Going to the gym f*cking blows. Half the time I don’t know what I’m doing, so I just resort to hopping on the elliptical for 30 minutes before calling it a day. Not to mention, it’s sweaty, painful, annoying, and honestly, I’d rather be on my couch watching SVU reruns. That’s why nine times out of ten, I’ll fork over the $40+ and just sign up for a bougie workout class where I can have an instructor tell me what to do, use the studio’s freebie dry shampoo and face wash, post proof I was there on my Insta story, and continue avoiding an actual gym like the plague. And that’s coming from me, a Pilates instructor, who yes, can also hate working out just as much as you do. If you’re like me and want to make sure you’re getting your money’s worth of your fancy workout class, don’t make these exercise mistakes after you sign up, because you’re going to end up sabotaging yourself.
1. You’re Not Properly Fueling Before Class
Never go to class on an empty stomach. You’ll be groggy, irritated, and maybe even a little hangry. You can’t expect your body to push through your workout and give it your all if you’re operating on zero fuel. Grab a banana and some peanut butter—any food that will give you quick carbs for a boost of energy—and eat 30 minutes to an hour before your class to give your body what it needs.
2. You Won’t Get Off Your Phone
Yes, Twitter is funny as sh*t, but pull yourself away from your tech for the entire duration of a class. If you need to take a quick selfie or snap a pic for some ~content~ that’s fine, but do it before class or as soon as it’s over. It’s super rude to your instructor and other class attendees, and if you can’t pull yourself away from your iPhone for an hour you won’t be able to focus on your workout and will miss out on reps. And I promise you that your ex does not give a sh*t you made it to your fourth Barry’s class in the past week… if he’s still watching your story.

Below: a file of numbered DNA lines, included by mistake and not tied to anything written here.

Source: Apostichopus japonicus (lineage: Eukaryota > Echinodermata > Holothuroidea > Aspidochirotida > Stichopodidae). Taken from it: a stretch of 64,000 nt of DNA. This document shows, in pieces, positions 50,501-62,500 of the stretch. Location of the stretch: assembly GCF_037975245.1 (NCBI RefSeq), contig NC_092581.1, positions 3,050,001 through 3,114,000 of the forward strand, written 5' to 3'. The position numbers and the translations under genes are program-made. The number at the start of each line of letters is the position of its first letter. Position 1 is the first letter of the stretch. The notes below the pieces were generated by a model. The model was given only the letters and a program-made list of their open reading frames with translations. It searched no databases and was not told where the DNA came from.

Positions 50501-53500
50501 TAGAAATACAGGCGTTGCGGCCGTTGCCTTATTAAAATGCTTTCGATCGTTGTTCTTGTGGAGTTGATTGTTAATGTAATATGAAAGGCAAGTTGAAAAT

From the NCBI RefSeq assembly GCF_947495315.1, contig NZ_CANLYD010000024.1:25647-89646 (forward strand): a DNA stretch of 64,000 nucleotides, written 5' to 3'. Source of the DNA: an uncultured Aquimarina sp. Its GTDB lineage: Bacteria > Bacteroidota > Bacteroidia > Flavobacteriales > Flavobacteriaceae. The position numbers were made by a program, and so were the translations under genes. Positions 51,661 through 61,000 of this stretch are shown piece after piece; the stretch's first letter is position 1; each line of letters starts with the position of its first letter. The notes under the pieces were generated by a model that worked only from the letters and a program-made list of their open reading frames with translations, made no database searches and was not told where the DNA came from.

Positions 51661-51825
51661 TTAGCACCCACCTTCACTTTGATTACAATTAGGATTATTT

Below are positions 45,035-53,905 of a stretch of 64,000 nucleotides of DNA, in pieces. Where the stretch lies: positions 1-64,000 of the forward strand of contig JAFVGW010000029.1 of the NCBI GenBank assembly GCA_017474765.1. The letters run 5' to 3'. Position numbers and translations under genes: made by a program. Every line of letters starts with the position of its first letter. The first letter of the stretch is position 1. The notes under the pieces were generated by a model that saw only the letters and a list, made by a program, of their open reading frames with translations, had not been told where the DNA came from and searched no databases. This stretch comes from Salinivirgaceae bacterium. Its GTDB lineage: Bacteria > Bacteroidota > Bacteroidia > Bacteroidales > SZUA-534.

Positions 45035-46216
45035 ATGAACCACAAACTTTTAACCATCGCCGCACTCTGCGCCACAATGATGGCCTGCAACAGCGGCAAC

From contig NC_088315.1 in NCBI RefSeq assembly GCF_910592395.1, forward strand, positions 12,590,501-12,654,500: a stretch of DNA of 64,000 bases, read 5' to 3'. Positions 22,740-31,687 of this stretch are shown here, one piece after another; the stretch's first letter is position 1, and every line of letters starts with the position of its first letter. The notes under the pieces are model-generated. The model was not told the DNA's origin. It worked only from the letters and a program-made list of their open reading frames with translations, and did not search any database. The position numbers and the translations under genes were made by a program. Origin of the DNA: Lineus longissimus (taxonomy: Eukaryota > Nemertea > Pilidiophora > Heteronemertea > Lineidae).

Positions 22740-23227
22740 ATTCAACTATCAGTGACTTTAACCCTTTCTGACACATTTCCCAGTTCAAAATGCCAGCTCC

3. You’re Wearing The Wrong Clothes
You don’t need to show up wearing a sports bra, but wear clothes you feel confident in and that are at least semi-fitted. If your clothes are too baggy, your instructor won’t be able to check your form, you’ll lose out on maximizing your reps, and it can even lead to injuries. Avoid your college sorority T-shirts and think of it as an excuse to hit up Lululemon for some quality workout gear.
4. You Don’t Tell Your Instructor You’re Injured
First of all, kudos to you for even getting to class in the first place. But don’t be so badass that you avoid telling your instructor you have something going on. Even if you don’t think it’s anything, letting your instructor know something doesn’t feel right—or if you have a legit injury that’s been checked by your doctor—is always the move. Your instructor should be able to modify any exercises for you, and can even give you a few pointers on how to rehab your injuries.
5. You Won’t STFU
If you’re hitting up a class with a friend, great. But stop talking sh*t/gossiping/stalking your Ship matches together as soon as class starts. If you really need to catch up, grab green juice after class and chat there. Or if you know that you won’t be able to shut up when you’re together, take the class on your own and make plans with them later.
6. You Arrive Late Or Leave Early
Yes, the MTA is a bitch and a half and will probably make you late at one time or another, but don’t let make you late to your workout class. Not only could you lose your class credit or be charged by the studio (ugh, annoying), but it can also jeopardize your safety. 99 percent of classes start and end with a warm up and cool down and yeah, you should absolutely do them. They are crucial to helping your body prepare for exercises later in class, and they’ll help relieve any soreness or tightness after your workout. IMO, not stretching after a spin class should be a felony.